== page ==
Everyone probably already knows the trick of steaming natural feathers to straighten them out so I won't bother.
For not synthetics I use freezer wt ziplocs and big tupperware tubs to sort out marabou, rabbit strips, hackles, dubbings, wing materials (mallard, turkey, fox, squirrel, swan, pheasant, etc). Within each of these categories everything is fair game, meaning that I will put every conceivable color of marabou into the marabou bag/bin/container, etc.
I do not individually package and mark anything, just not that detailed although I envy those who are.
The other best thing I've done is buy the handy dandy two-shelf hobby box, also from Iris. One might think I have stock in them, hmmmm not a bad idea. It's about the size of a medium large tackle box and has two interlocking shelves with a very accomodating lid system that puts up with all kinds of abusive over packing. They thought enough to leave a gap between the edge of the shelf and one of the ends so that tall epoxy bottles like devcon fit perfectly in the end, even if you keep them in the box the two parts come in. I then cut the clear light sheaths to fit in the bottom under the trays, which hold all the hooks and tools you could dream of - all in one portable kit.
I have three of those to match the three tying themes of steelhead, striper and trout. I never filled the trout box so my wife claimed it as her sewing box, and she won't give it back.
On occasion I will package by pattern - in other words all the stuff I need for sedge muddlers, pupa flies, black bunny rats, etc - in the same ziploc bag just to make it easier to tie on the airplane
|11-20-2001 10:37 AM|
Everything stays in their respective labled bags and gets hung on pegboards, just like in the fly shops. This way, everything is within easy viewing i.e. size, colors, type of material, hook types & sizes etc.) Depending upon the amount of room you have, they can be fix-mounted to the walls or, with a little creativity, hinged so that they close into a somewhat compact "display box" type affair similar to those used at trade shows. I'm fortunate to have a dedicated space in a detached "hobby shop" just off the main house; consequently my setup is permanent and surrounds my tying bench placing everything within easy reach and view from a seated position.
The hard part is the discipline required to put materials back into the packaging for re-hanging when finished, but I'm getting better at it.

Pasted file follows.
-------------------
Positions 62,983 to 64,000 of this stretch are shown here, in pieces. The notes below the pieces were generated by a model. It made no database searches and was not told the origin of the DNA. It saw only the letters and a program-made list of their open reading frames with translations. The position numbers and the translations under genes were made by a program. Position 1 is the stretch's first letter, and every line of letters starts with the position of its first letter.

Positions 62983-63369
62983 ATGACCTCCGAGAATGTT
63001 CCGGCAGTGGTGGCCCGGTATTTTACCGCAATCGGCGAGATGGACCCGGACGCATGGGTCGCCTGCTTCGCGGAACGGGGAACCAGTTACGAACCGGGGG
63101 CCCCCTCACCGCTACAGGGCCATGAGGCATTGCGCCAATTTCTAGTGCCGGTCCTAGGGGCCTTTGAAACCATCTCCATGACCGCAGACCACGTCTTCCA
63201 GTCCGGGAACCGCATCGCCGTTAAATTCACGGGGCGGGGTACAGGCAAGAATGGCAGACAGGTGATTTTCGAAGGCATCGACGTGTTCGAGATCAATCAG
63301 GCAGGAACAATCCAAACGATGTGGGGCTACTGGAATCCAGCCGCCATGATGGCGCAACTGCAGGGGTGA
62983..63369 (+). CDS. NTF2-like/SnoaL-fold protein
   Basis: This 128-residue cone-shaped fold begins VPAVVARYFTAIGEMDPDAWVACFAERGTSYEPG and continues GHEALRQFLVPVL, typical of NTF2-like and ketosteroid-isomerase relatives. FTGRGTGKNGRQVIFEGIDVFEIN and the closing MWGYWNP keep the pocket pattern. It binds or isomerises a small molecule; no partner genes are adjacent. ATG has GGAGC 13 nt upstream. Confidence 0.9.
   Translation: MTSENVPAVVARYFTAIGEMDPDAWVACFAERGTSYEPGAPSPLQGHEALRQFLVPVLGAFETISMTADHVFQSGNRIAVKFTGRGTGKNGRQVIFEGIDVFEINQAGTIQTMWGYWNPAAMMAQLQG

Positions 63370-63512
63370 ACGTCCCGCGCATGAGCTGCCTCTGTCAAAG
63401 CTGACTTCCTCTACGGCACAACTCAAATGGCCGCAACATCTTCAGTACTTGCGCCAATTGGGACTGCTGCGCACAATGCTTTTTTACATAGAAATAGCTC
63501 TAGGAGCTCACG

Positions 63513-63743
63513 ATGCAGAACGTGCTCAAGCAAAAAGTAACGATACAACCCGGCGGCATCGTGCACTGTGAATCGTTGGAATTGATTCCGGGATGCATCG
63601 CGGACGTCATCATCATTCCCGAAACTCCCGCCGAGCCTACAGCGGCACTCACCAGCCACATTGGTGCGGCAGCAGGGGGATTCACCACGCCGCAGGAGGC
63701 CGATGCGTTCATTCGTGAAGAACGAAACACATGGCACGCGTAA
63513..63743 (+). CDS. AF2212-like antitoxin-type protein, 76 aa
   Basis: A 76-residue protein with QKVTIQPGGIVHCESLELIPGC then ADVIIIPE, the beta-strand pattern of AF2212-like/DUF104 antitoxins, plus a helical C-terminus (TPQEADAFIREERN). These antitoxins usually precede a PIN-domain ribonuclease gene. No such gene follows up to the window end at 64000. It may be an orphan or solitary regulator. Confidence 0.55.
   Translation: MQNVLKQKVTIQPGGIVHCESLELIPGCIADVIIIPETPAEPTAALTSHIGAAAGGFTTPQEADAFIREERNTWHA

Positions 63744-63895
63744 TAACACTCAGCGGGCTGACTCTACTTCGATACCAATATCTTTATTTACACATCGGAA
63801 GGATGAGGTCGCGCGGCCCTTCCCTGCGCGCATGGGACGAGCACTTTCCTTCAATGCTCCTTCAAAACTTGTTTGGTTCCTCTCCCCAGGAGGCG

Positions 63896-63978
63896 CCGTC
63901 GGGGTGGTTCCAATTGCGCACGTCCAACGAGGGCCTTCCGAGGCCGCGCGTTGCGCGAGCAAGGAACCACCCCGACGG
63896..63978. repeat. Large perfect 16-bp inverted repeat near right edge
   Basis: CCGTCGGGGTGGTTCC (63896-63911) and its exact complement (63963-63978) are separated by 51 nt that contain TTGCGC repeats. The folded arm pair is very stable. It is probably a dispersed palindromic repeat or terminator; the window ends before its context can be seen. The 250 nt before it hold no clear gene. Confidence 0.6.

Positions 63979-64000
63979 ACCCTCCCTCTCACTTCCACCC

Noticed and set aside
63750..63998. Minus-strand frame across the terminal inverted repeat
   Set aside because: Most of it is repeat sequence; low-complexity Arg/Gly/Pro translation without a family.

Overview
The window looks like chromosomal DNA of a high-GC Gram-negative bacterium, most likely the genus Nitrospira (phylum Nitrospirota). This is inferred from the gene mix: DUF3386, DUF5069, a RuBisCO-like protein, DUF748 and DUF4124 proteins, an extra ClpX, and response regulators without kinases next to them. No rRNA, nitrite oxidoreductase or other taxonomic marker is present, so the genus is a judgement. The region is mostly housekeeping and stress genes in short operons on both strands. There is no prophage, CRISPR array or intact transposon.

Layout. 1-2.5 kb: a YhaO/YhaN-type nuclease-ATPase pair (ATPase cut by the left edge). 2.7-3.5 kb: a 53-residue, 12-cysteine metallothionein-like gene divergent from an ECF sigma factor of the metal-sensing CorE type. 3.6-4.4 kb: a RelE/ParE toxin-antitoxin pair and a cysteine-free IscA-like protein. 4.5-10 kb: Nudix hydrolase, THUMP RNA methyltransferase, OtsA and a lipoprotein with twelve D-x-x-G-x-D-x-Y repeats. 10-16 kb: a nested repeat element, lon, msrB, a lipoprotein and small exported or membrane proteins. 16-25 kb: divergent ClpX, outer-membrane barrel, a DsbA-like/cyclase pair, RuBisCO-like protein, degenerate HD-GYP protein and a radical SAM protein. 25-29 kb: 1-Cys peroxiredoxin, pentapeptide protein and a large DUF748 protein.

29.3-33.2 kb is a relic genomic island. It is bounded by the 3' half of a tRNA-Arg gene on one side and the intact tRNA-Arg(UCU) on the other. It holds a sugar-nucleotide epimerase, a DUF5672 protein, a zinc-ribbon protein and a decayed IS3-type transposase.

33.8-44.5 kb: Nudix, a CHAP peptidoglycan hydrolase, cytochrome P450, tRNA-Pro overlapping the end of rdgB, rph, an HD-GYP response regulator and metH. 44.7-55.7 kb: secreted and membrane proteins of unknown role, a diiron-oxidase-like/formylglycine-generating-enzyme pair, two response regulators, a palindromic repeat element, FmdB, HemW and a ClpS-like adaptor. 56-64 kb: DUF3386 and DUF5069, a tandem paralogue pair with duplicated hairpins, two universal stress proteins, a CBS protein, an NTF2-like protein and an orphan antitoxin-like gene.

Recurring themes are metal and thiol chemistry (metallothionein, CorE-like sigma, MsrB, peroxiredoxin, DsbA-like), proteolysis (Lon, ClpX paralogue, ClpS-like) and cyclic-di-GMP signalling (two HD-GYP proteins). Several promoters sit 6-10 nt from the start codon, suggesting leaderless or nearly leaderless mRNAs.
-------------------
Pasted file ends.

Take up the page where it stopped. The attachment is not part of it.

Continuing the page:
|11-19-2001 09:40 PM|
I think that I have the same setup or atleast a similar one, as Juro. I bought it at Target for about $15 or so.
I have yet to find a way to keep all materials in the right bags and such. Anyone have any good ideas for keeping all the feathers and everything else in their proper bags and such? I have such a bad habit of tying a bunch of bugs up and then throwing everything into the drawer and after a while I have no idea what I have or where it is at.
|11-19-2001 09:12 PM|
I agree with you Juro on the air tight packages. I've only had a problem with 1 piece of material, but its important to contain the problem if it ocurrs.
For another persons view of how to organize look at this article.
|11-19-2001 05:37 PM|
|juro||If you have airtight containment you don't need moth balls (napthalene). I can't stand that smell in my flybox. I will not buy feathers from shops who use it, might not affect the fish but then again it might. I need every edge I can get.|
|11-19-2001 03:51 PM|
This is a good and, for me at least, a timely question. I'm currently setting up a dedicated tying station and would like to know what others do?
In the past I've used a hodge podge of containers to store the materials. Rubbermaid snap lock boxes work best IMHO. These have been roughly broken down into what type of material is in them, eg hackle or fur. My problem is that things don't make it back into the right box and after a while I have a mixed up mess to sort through.
|11-19-2001 03:39 PM|
My favorite solution, or should I say my wife's favorite, is a multi-level rolling shelf unit made by Iris USA. It's like legos you can set it up any way you like except the top and bottom (casters). Comes in white or black.
I would rather have a rolltop desk but until the kids are all done with school that won't be happenin' any time soon.
|11-19-2001 03:16 PM|
fly tying organization
Was trying to organize my fly tying materials this weekend and ended up quitting as I couldn't come up with an easy way to do it.
It is amazing how quickly ones collection grows. I think I could outfit my very own fly shop with all the crap I have.
Anyway just looking for suggestions on taming the madness.